Find­ing the face that fits the job

Hard­times mean­theem­ploy­ment mar­ket is flood­ed­with can­di­dates. Thechal­lenge lies in choos­ing, writes An­tho­nyHar­ring­ton

The Herald Business - - Specialreport: Recruitment -

ONE of the more solid sta­tis­tics about re­ces­sions is that job losses keep climb­ing for sev­eral months af­ter the re­ces­sion has tech­ni­cally ended. This makes the post re­ces­sion job mar­ket very dif­fi­cult from a can­di­date’s point of view, since even though there are more jobs about, the num­bers com­pet­ing for at­trac­tive po­si­tions seem to keep on go­ing up.

How­ever, from the em­ployer’s per­spec­tive, it means that the pool of tal­ent avail­able on the mar­ket at all lev­els, from grad­u­ate and ap­pren­tice­ship new starts to those with se­nior man­age­ment ex­pe­ri­ence, is far richer than in the good times.

Again, from the can­di­date’s per­spec­tive, this can make life tougher, since em­ploy­ers can af­ford to be a lot “pick­ier” than when tal­ent rather than jobs, is in scarce sup­ply.

This is the kind of j obs en­vi­ron­ment where r e c r u i t ment con­sul­tants can re­ally add value for both sides, job hun­ters and em­ploy­ers. As Jamie New­man, man­ag­ing di­rec­tor of the Scot­tish of­fice of Michael Page ex­plains, the key to suc­cess for both sides, em­ploy­ers and can­di­dates, lies in get­ting hold of the fact that what Scot­tish com­pa­nies need now, as the econ­omy moves into a slow re­cov­ery phase, is peo­ple who can re­ally drive busi­ness for­ward.

“ In gen­eral, com­pa­nies are re­cruit­ing more now than they were a year ago, which is a good thing, and top com­pa­nies are re­ally fo­cused on find­ing peo­ple at ev­ery level who can demon­stra­bly add value,” he says.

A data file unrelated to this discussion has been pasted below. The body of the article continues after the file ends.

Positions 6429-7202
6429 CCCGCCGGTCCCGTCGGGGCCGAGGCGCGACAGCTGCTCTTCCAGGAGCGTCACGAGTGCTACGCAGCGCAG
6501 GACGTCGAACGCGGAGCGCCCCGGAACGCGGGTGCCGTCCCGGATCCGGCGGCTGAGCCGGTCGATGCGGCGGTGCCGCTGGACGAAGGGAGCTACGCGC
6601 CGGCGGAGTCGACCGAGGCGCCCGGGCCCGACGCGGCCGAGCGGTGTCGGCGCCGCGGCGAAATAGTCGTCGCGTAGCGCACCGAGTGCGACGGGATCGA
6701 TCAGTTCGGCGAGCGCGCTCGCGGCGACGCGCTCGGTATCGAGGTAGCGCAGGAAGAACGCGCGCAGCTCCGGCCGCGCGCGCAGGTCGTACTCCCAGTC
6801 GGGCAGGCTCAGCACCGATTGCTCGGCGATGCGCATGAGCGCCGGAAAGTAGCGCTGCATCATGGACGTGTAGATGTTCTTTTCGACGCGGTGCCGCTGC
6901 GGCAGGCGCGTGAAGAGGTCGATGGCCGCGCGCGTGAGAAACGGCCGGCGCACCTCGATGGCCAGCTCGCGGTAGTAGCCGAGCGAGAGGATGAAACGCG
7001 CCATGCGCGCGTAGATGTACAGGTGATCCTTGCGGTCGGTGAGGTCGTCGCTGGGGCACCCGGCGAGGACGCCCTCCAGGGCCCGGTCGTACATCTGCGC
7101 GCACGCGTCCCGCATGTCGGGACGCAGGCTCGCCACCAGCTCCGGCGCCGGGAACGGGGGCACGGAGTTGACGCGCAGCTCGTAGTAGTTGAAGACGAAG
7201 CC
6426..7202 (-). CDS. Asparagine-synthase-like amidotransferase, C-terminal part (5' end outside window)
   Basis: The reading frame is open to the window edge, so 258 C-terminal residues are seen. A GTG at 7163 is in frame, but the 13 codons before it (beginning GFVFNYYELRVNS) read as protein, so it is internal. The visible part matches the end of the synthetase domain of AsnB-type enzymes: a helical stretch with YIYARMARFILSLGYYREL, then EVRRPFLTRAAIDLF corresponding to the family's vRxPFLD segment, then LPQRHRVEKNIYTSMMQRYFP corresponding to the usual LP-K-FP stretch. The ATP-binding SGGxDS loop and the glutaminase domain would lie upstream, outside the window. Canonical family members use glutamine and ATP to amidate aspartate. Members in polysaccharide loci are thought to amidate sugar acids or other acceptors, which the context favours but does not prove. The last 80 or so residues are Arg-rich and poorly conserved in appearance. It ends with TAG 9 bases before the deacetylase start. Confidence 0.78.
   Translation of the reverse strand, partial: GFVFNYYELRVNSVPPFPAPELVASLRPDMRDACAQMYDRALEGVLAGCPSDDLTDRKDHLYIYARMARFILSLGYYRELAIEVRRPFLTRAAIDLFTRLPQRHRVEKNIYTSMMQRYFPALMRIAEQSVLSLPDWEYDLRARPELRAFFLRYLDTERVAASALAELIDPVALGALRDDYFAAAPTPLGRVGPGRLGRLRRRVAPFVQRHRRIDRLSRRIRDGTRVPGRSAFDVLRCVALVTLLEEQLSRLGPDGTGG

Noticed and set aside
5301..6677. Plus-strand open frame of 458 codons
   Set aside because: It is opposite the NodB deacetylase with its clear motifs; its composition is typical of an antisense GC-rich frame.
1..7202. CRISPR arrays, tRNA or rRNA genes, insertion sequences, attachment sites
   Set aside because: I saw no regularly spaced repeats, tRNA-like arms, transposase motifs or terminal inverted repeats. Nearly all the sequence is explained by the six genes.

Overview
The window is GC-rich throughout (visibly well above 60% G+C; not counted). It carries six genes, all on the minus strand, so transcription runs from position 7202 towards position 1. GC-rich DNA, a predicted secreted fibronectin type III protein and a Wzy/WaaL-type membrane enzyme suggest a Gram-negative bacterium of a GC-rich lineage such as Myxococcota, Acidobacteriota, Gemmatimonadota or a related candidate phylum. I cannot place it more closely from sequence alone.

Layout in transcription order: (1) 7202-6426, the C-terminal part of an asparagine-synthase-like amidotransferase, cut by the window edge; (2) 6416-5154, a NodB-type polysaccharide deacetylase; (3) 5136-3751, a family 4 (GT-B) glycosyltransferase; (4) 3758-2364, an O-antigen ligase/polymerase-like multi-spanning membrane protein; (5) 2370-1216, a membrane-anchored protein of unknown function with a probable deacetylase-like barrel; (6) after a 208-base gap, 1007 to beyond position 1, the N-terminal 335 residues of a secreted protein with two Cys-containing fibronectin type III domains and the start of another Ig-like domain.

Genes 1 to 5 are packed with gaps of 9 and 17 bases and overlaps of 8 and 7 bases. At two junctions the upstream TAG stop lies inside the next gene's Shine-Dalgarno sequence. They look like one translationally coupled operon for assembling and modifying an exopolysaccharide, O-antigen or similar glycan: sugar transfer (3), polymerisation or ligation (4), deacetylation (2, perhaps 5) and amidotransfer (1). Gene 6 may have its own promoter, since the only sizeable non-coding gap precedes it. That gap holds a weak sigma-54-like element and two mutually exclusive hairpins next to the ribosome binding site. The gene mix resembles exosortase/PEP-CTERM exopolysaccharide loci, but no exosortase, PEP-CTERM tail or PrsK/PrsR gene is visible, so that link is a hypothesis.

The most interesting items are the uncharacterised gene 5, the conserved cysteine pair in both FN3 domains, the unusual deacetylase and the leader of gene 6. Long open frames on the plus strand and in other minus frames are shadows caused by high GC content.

From a can­di­date’s per­spec­tive, this means both know­ing your own strengths and do­ing suf­fi­cient re­search on the com­pany and the sec­tor that you are tar­get­ing, to be able to make a per­sua­sive case. You need to be able to help the em­ployer to see why you, rather than the next per­son they will in­ter­view that day, are the one for their or­gan­i­sa­tion and you can’t do that just by pol­ish­ing your own cre­den­tials. Un­der­stand­ing your tar­get com­pany’s ob­jec­tives and how you can con­trib­ute to their goals is crit­i­cal.

“There is no doubt that af­ter the cost dis­ci­plines im­posed by the re­ces­sion, com­pa­nies are run­ning very tight ships and are keep­ing their head counts down, but there is scope if can­di­dates can show that they re­ally do have some­thing to con­trib­ute,” New­man adds.

This is, of course, a lot tougher to do if you are newly qual­i­fied or newly grad­u­ated and have zero ex­pe­ri­ence to point to. Michael Page, as a re­cruit­ment agency, spe­cialises in those go­ing for their sec­ond, third and fourth jobs rather than in grad­u­ates, but New­man points out that there are al­ways ways to present both a CV and such work ex­pe­ri­ence as you do have (per­haps in vol­un­tary work, for ex­am­ple), so as to help the po­ten­tial em­ployer see where you could fit in and make a dif­fer­ence.

Again, re­cruit­ment con­sul­tants will gen­er­ally be happy to help can­di­dates get their CVs and their in­ter­view­ing “style” into the right sort of shape.

The skill he em­pha­sises above ev­ery­thing though is great com­mu­ni­ca­tions ca­pa­bil­i­ties. “These skills are ab­so­lutely vi­tal to em­ploy­ers. If you have re­ally strong com­mu­ni­ca­tions skills then you will have much less dif­fi­culty find­ing good po­si­tions,” he says. Strong man­age­ment skills, the abil­ity to demon­strate that you can mo­ti­vate and run a team of peo­ple, are also key.

In the Fi­nan­cial Ser­vices sec­tor, any can­di­date with any ex­per­tise in Sol­vency II, the new reg­u­la­tory regime for the in­surance sec­tor, is hugely sought af­ter as the in­dus­try looks to come to terms with reg­u­la­tory change, he says.

Neil Camp­bell, As­so­ciate Di­rec­tor, and Stephanie Brown, legal con­sul­tant, with Change Re­cruit­ment Group, say that com­pa­nies have be­gun to move away from the ab­so­lute clam­p­down on head counts that char­ac­terised the re­ces­sion.

“We are find­ing that com­pa­nies are now much more pos­i­tive about hir­ing again and have moved away from try­ing to shrink staff num­bers through “nat­u­ral wastage”, where they didn’t re­place any­one who left,” Camp­bell says. There is a clear re­al­i­sa­tion that if com­pa­nies

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